Last mission to repair the Hubble telescope Hubble space telescope discoveries have enriched our understanding of the cosmos. In this special report, you will see facts about the Hubble space telescope, discoveries it has made and what the last mission's goals are.
For their own good
Fifty years ago, they were screwed-up kids sent to the Florida School for Boys to be straightened out. But now they are screwed-up men, scarred by the whippings they endured. Read the story and see a video and portrait gallery.
Fill out this form to email this article to a friend
GOP unlikely to alter '08 site
By ALEX LEARY and JANET ZINK
Published May 26, 2007
TAMPA - Maybe city boosters here had it right: Tampa is the best place to host the 2008 Republican National Convention, not Minneapolis-St. Paul.
The Twin Cities won the coveted bid last year, but the financing has run into problems, raising the tantalizing - if dim - prospect that GOP leaders could revisit Tampa.
"We're not vultures, " Al Austin, who led Tampa's bid, said of Minnesota's troubles. "I hope for everyone's sake they can work out their problems. If not, we're here to help."
It seems the Democratic Farmer-Labor Party, which controls the Minnesota Legislature, included a $39-million line of credit for the convention in a tax bill passed at the end of a contentious session.
The $39-million was part of the bid package that lured the convention to Minneapolis and St. Paul.
Gov. Tim Pawlenty, a Republican who is considered to be a vice presidential contender, has said it is likely he will veto the bill over arcane state budgeting practices. As the bill goes, so goes Minnesota's grasp on the convention, right? Tampa's big chance, right?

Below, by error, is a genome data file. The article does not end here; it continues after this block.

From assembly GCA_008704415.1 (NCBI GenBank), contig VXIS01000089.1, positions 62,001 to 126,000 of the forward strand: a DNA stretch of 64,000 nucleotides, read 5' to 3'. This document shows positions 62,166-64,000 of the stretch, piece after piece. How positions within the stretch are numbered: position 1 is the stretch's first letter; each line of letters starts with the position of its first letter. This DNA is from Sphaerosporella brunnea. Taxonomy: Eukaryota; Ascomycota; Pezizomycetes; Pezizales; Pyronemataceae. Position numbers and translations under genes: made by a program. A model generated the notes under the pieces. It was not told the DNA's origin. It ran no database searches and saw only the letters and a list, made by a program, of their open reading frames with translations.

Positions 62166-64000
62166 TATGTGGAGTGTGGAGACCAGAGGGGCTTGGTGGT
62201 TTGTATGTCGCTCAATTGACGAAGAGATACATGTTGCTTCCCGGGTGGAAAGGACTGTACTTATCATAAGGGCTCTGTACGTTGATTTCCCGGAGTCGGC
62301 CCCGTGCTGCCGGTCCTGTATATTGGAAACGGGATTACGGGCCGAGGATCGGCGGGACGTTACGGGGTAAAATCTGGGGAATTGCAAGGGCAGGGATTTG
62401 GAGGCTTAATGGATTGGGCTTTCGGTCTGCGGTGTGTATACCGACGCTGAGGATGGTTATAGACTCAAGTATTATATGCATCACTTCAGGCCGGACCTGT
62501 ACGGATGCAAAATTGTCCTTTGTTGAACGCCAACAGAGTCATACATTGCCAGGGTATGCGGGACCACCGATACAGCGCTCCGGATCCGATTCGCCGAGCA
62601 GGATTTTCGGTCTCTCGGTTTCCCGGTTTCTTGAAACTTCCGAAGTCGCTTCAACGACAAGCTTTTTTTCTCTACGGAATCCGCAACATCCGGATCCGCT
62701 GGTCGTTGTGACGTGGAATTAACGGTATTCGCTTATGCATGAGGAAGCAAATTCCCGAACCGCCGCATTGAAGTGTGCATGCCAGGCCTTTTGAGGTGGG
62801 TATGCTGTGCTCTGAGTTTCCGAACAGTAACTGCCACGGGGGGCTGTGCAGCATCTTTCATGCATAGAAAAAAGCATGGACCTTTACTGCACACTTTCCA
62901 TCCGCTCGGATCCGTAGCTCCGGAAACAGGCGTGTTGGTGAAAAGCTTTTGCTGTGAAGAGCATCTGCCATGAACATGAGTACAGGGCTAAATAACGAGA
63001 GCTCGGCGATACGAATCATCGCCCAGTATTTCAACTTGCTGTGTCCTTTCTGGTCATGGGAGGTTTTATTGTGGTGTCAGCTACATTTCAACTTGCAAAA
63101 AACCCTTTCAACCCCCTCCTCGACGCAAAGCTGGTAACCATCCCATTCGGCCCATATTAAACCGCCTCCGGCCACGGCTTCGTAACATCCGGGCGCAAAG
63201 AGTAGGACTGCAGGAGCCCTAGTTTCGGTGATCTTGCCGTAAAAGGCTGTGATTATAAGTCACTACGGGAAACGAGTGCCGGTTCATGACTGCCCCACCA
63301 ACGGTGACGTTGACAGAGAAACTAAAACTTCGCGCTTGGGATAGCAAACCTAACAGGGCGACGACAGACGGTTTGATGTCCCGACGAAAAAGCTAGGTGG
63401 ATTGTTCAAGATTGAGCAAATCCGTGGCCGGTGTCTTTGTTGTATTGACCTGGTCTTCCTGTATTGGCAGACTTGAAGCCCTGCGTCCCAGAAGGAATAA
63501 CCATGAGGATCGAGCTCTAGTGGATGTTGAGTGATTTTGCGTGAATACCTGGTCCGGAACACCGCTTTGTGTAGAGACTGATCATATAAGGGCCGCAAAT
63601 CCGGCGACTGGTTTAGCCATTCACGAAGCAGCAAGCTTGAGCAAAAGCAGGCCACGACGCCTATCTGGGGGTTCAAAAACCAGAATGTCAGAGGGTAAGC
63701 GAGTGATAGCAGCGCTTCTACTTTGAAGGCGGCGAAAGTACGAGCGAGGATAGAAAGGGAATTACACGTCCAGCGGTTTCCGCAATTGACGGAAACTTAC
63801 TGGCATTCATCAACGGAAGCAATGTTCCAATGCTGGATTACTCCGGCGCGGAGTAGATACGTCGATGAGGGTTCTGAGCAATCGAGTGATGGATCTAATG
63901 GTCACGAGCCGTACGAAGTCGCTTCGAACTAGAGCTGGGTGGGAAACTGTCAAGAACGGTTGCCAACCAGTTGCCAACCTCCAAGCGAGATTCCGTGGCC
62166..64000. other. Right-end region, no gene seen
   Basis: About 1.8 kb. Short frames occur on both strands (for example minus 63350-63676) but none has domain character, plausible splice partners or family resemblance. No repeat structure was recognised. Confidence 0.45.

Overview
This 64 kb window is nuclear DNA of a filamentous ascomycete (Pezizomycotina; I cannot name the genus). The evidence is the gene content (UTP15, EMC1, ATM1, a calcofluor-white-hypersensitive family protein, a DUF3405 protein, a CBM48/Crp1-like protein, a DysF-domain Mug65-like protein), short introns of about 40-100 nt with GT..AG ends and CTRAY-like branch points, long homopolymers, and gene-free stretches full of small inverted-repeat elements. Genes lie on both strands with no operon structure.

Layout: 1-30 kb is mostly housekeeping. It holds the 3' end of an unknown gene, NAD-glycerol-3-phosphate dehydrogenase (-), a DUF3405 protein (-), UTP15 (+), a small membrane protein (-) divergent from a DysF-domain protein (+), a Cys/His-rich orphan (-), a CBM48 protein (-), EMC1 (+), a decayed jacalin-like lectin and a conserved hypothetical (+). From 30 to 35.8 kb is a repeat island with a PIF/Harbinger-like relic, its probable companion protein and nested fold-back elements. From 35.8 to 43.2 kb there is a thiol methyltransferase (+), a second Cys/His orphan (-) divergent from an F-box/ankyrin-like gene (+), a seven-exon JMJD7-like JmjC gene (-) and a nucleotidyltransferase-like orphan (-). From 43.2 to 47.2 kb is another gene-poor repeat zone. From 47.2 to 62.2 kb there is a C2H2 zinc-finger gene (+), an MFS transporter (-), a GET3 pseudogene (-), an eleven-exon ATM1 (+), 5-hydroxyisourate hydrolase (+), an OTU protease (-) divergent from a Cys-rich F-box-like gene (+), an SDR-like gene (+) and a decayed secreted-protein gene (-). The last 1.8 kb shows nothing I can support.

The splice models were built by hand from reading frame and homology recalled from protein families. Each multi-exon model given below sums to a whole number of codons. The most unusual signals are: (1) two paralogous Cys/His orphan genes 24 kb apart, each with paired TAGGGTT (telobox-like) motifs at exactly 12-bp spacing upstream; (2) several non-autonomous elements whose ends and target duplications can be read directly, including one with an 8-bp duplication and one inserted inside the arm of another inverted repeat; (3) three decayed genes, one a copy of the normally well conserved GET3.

Austin said national Republican leaders said the rumor that the GOP might give up on Minneapolis is false. And top GOP officials in Florida had heard nothing of a potential change of venue.
Republican national committeeman Paul Senft of Haines City said some Republicans had been skeptical whether Minnesota could raise sufficient money for the election, especially since Republican Sen. Norm Coleman faced his own tough re-election campaign.
"We had our doubts that they could do it, but rather than burn our bridges we said if they get into trouble, give us a call, " said Senft, who also heard no rumblings recently about the convention's location coming into play again.
Sharon Day, a committeewoman from Broward County, said she also wished Minnesota well but had no doubt Florida could successfully host the convention.
"The people of Tampa would get it done, " she said. "They wouldn't miss a beat."
Tampa wanted the convention badly, and to reverse its loss of the 2004 convention to New York City. The St. Pete Times Forum would have been used as the main convention center with media housed in the Tampa Convention Center.
Charlie Crist, then the Republican candidate for governor, did his part to lobby national officials.
But in August 2006, the Republican National Committee said it was going with Minneapolis-St. Paul. Party officials said Minneapolis had a better facility, and no threat of hurricanes.
There also was another difference. The Florida bid did not have a guarantee of money. Minnesota's did.
Times political editor Adam C. Smith contributed to this report.